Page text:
Monday, January 12, 2009

Digital Piracy

I have a friend who as far as I know is a capitalist/libertarian, yet who believes that digital piracy is ethically all right if not outright desirable. I find this position somewhat bizarre, and I personally try to avoid copyright-violating theft.

I am not at all opposed to open source. I think it's great to make your work available for free if you can and wish to, and I see a lot of benefits (in software and elsewhere) to doing so.

But, subject to certain limitations (the time limits of patents, fair use, etc.), I think that if you make something, you own it, and have the right to control its use. If I make a CD of the most awesome music ever and I am only willing to sell it for $10,000 per copy, that's my right, even if the price is outrageous.

But what if the record companies are screwing over the musicians such that the musicians hardly see a dime of record sales anyway? Well, frankly, that's not my problem. If Walmart negotiated an unfair deal with a Chinese manufacturer, that doesn't give me the right to steal cheap Chineses goods at Walmart, and I don't see this situation as being any different. Somehow or other, the musicians decided that signing with the label was a good move for them, and until I see evidence that they were coerced or that, for instance, the record labels have some means of preventing you from publishing your own music, it's all kosher as far as property rights go, and I can either buy the CD or do without.

I'm not an absolutist on this issue. I think comp CDs distributed between friends are great and mostly fall within fair use. And I don't have a huge ethical problem with someone copying something they could never afford, like a college student having an illegal copy of Windows. (It's technically wrong in my book, but causes minimal, if any, harm and is completely understandable.)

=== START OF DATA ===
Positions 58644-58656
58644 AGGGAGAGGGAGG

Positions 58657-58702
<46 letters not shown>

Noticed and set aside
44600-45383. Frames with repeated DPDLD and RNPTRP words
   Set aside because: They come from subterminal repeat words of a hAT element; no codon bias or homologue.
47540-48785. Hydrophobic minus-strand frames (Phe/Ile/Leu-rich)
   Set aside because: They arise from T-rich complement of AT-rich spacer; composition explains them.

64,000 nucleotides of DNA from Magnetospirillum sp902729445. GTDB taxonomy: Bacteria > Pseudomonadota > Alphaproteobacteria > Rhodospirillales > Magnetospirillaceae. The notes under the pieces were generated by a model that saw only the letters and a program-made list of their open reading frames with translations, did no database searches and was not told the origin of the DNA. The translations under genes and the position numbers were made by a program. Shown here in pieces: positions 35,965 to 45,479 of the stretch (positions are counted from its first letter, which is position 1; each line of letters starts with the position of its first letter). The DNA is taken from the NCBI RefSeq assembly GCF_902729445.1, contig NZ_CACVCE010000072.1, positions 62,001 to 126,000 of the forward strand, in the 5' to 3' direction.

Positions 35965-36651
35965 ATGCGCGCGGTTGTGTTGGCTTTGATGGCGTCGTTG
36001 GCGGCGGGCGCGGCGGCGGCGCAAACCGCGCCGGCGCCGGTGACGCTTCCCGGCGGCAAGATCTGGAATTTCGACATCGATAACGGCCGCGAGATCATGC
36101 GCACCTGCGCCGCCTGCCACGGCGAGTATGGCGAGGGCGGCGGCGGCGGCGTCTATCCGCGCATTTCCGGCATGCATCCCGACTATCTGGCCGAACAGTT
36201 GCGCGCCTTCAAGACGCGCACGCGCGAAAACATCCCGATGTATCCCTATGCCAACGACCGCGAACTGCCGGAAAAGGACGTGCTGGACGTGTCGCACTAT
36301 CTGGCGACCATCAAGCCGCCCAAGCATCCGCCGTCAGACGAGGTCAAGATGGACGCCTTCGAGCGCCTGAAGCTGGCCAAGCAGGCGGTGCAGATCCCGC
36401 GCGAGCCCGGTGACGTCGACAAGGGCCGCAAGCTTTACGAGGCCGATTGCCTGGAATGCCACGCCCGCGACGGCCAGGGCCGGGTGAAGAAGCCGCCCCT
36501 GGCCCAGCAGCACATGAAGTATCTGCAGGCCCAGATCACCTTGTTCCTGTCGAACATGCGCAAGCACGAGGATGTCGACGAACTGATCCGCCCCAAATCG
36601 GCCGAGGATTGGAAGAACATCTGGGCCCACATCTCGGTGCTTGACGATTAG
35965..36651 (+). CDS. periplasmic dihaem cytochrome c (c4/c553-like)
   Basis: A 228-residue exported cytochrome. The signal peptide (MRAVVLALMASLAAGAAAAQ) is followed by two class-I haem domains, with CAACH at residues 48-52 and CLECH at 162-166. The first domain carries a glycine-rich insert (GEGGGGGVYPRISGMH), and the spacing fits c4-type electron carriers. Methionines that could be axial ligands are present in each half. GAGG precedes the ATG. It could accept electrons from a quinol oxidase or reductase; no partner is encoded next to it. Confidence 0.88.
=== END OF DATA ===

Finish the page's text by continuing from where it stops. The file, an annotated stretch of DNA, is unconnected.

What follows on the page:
There is a difference between digital data and physical products, in that the former can be reproduced without cost. If I would never buy a Shania Twain CD but want to pirate one, then I'm not actually costing anyone anything - I'm unfairly using other people's labor, but at no cost to them. If I would never buy an axe but steal one from Home Depot instead, then I am costing them - they have one fewer axe. That difference is why I feel fairly lenient towards small, mild piracy. But it's not enough to make me decide that people who produce digital products shouldn't have the right to charge for their work.


Edward said...

I've had a few thoughts on this that I'd like to share.

When it comes to a license for a piece of intellectual property, there are four kinds of people:
1. People who don't want it.
2. People who would steal it if they could, but wouldn't pay for it.
3. People who would steal it if they could, but would pay for it if they couldn't.
4. People who would just pay for it anyway, without stealing.